If you are new to the film industry, you might find yourself overwhelmed with the extent of film set jargon that is used on a typical work day. You will quickly get used to all of these film production terms, but in case it helps I wrote a list of basic film terminology below.
I also created a PDF list of that you can download below. Feel free to print this out or use it in your classroom.
Alphabetical list of the most frequently used film set jargon
Apple Box – Wooden boxes (Grip Department)
A.D.R – Automatic Dialogue Replacement (aka Dubbing). The process of rerecording dialogue in a studio after filming has been completed
Blocking – Rehearsing the scene, working out the actors movements on location without the camera rolling
Blonde – Nickname for a 2K open face light
Call sheet – A list of the days work schedule and what time everyone is needed on set. More info here
Crafty – Craft service, food and catering on a film set
Dailies – Recent footage ready to be watched, often looked at by the Director and Producer at the end of each shooting day (also called Rushes)
End Board – When a scene is boarded at the end of a shot and not the start - the board is also held upside down
Green – When you are green you are new to a job
Gate – The 1st AD will shout ‘Check the Gate’ the gate is the part of the camera that sits between the lens and the film. You check the gate to make sure there is no hair or dust on the film. This is also done when shooting digital.
Juicer – A Juicer is an electrician. Also called a Spark
Legs – The tripod legs, also called ‘Sticks’
Last Looks – Phrase used by the 1st AD, last chance to check actors, set equipment before filming begins
Magic Hour – The magic hour is the hour before sunset when natural light is at it’s best and the sky is golden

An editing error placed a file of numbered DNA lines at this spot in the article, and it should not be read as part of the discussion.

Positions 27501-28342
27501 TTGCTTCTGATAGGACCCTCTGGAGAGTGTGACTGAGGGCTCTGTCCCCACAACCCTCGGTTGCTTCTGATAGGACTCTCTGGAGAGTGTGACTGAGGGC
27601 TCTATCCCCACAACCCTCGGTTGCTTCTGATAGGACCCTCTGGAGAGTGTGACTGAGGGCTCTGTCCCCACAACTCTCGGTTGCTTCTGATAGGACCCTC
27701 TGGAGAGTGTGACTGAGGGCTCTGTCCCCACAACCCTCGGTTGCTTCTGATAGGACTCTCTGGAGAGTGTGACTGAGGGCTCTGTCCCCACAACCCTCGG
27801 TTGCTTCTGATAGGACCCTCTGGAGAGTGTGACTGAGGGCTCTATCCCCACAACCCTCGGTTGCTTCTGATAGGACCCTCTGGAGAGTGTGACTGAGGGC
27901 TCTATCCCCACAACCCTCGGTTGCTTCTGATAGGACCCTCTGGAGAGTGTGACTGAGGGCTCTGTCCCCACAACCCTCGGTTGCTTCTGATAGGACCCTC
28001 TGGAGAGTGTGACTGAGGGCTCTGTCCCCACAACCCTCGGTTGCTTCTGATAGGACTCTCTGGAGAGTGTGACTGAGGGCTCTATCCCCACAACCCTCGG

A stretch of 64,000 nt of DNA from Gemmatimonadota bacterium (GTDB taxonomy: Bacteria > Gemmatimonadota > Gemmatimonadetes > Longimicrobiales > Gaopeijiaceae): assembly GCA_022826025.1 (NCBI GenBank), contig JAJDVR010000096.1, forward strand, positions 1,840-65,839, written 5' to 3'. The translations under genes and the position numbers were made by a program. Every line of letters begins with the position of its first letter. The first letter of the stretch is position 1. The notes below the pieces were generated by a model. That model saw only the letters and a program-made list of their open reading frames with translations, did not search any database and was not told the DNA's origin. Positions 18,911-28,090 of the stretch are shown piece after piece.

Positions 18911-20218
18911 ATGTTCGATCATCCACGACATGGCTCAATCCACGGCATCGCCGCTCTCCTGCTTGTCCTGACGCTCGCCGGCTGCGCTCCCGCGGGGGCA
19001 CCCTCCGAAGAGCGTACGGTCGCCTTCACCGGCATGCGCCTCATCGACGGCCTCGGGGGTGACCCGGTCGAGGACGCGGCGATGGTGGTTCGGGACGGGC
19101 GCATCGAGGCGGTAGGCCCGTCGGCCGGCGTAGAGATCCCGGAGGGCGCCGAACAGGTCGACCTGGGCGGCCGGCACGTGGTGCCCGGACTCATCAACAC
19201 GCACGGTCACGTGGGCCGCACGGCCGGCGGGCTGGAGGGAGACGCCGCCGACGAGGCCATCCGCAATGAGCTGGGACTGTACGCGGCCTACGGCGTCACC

M.O.S – Code for filming mute ‘Mute On Sound’
Pick Ups – Shots that crew where unable to film on the scheduled shooting day. Usually small shots and cutaways
Red Head – Nickname for a 800 Watt open Face Light
Sides – Script pages of today’s scenes to be shot, in shooting order, usually printed onto A5 paper
Talent – Nickname for all actors
Video Village – The place where the monitor goes on set
Calling The Role
On Most Film sets the Director does not shout action. ‘Action’ is called by the 1st AD and they do so by shouting out a series of calls that goes as follows –
“Last Looks” (Last chance to check the actors, set, camera)
“Turn Over” (Press Record)
“Speed” (Camera replies that they are recording)
“Speed” (Sound replies that they are recording)
“Scene One, Take One” (2nd AC Claps the Board)
“Action!” The 1st AD shouts Action
You might like my 1st AD complete guide - Read Here
Types of shots used in film
Film terminology for the different types of shots in film. Below are the most frequently used shot types, you might see these letters written on call sheets, shot lists, scripts to show what type of shot is being used. As a Script Supervisor I would frequently use abbreviated letters like this instead of the full shot name.
EST – Establishing shot
WS – Wide shot
MS – Medium shot
CU – Close up
ECU – Extreme close up
POV – Point of View
This is the most common film terminology. Let me know if there are any more words or slang that should be included in this list.